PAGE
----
KL Rahul is all set to open the batting with Murali Vijay in the second Test here after India captain Virat Kohli made it clear that he will stick to combinations that are in the best interest of the team.
“We had it pretty clear in our minds that KL is our No.1 choice along with Vijay. And when he is fit at any stage he comes back into the side, we are going to start with him,” said Kohli ahead of the second Test.
“We were waiting for him to recover as soon as possible and in the meantime, Gautam got the chances and played really well in different situations. But that’s how team combinations go. If you want to play with the combination that you think has the best balance, we want to go with that,” he said.
With England setting the tone of the series by almost crossing the line in Rajkot, India need to muster all their resources to ensure they put up the best team on a pitch that is likely to assist turn. And as much as India’s spinners need to ramp up their bowling effort, it would be of no use if batsmen don’t score enough against spin.
The inclusion of Rahul, who has scored a hundred in each of the three away series against Australia, Sri Lanka and West Indies, indicates India’s urgency to address that situation at the top.
But it’s not just about the top order. India’s overall application against spin didn’t match up to that of England’s. With spinners bowling bulk of the overs in India, they are bound to take more wickets.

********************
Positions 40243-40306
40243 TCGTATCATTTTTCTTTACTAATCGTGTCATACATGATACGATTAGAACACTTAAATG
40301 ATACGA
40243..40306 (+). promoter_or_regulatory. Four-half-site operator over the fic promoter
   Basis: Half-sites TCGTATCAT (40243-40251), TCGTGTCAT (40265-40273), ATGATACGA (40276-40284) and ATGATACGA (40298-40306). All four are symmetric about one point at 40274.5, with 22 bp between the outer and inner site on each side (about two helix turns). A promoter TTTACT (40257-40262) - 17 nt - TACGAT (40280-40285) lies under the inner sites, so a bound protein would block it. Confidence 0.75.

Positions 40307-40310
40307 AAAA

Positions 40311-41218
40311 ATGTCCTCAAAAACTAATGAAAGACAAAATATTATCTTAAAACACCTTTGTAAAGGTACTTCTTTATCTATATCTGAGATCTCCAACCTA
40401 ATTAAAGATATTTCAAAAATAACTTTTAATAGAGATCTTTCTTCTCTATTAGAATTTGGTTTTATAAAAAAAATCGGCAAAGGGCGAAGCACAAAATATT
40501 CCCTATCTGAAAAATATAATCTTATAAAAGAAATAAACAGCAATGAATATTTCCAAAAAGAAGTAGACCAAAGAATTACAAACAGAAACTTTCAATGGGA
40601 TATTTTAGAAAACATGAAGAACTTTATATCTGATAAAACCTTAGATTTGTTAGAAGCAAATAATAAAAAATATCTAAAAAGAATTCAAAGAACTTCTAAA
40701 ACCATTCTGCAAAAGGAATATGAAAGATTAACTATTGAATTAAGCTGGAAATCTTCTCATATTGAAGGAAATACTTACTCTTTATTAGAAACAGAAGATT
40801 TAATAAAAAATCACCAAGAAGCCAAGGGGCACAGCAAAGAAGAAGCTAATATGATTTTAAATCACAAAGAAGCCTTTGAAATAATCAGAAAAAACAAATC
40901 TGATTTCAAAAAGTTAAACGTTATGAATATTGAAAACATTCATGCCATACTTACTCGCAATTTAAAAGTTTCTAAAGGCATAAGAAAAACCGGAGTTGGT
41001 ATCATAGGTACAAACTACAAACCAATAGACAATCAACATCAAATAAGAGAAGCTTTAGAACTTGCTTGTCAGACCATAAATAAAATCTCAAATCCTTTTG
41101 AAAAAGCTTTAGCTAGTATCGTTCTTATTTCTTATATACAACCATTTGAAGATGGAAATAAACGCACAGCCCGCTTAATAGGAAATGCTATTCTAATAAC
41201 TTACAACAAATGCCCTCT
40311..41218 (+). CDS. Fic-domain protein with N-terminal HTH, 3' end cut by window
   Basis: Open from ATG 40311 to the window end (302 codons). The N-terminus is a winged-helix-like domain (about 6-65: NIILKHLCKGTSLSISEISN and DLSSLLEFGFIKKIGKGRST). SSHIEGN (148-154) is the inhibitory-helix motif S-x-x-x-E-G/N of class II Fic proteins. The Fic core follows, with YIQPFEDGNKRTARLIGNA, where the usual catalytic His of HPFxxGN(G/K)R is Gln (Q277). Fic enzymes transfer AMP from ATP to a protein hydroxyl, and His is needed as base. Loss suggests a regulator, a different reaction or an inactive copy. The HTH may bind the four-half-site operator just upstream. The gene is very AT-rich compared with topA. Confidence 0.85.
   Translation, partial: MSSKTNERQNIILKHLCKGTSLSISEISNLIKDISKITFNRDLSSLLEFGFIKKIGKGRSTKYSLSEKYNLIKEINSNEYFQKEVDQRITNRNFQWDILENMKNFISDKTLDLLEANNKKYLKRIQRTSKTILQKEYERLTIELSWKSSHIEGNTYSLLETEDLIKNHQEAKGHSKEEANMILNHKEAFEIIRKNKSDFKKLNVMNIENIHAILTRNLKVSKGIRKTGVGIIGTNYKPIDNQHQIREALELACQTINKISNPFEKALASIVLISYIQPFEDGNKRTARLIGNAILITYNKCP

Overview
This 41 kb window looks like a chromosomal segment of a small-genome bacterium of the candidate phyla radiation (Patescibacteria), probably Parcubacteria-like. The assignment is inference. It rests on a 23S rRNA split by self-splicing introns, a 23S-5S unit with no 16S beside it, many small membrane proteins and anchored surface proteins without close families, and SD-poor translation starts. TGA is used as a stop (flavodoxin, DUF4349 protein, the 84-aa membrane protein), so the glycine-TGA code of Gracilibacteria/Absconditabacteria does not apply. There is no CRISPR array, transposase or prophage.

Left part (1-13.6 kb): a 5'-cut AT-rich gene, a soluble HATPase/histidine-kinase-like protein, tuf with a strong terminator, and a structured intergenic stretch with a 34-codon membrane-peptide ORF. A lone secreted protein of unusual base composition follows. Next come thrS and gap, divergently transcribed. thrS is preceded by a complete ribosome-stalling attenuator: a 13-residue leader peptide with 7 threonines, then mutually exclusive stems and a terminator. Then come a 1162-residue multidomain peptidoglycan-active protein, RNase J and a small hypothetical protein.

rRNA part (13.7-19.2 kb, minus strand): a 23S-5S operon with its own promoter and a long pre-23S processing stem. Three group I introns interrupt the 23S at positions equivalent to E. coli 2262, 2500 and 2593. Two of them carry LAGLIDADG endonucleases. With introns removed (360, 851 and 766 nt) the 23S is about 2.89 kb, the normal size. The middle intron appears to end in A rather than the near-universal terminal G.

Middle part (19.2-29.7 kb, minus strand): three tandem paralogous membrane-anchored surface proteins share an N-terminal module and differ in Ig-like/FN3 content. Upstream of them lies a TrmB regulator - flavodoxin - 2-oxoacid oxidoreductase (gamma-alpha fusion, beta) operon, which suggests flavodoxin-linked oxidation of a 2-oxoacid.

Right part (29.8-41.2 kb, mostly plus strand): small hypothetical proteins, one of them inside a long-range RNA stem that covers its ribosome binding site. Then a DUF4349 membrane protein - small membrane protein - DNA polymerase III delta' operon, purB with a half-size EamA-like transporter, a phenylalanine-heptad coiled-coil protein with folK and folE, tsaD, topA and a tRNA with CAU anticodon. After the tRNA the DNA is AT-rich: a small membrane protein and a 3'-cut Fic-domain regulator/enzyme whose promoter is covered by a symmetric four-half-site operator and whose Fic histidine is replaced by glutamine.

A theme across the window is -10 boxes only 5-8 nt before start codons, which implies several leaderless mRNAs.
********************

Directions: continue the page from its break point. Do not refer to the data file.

Taking the 2012 rubber against England into account, India have played five home series before this. And barring last month’s series against New Zealand where left-arm spinner Mitchell Santner and pacer Trent Boult took 10 wickets apiece, spinners topped the visitors’ bowling charts in every other tour — 20 wickets for Graeme Swann in 2012, Australia’s Nathan Lyon took 15 in 2014, Shane Shillingford had 11 wickets in 2013 and South Africa’s Imran Tahir finished with 14 in 2015.
The wickets won’t hurt much only when the spinners’ average isn’t allowed to improve. Rajkot showed India have a problem there.
In the first Test, England managed three centuries in the first innings despite India’s spinners getting seven of their batsmen. The remaining three wickets — centurions Joe Root, Moeen Ali and Ben Stokes — were taken by pacers.
India, considered to have the best batsmen in these conditions, lost eight wickets to spinners but could only produce two centuries in the first innings. That underlines the contrast in batting approach of both teams towards spin.
Given the state of the pitch here, India should stick to the three spinners and two pacers combination.
While England might want to consider the possibility of bringing James Anderson in place of Chris Woakes who has a small bowling niggle, they otherwise look sorted to take on India with their batting depth and bowling variety.
India’s aim should be to not let that overwhelm them.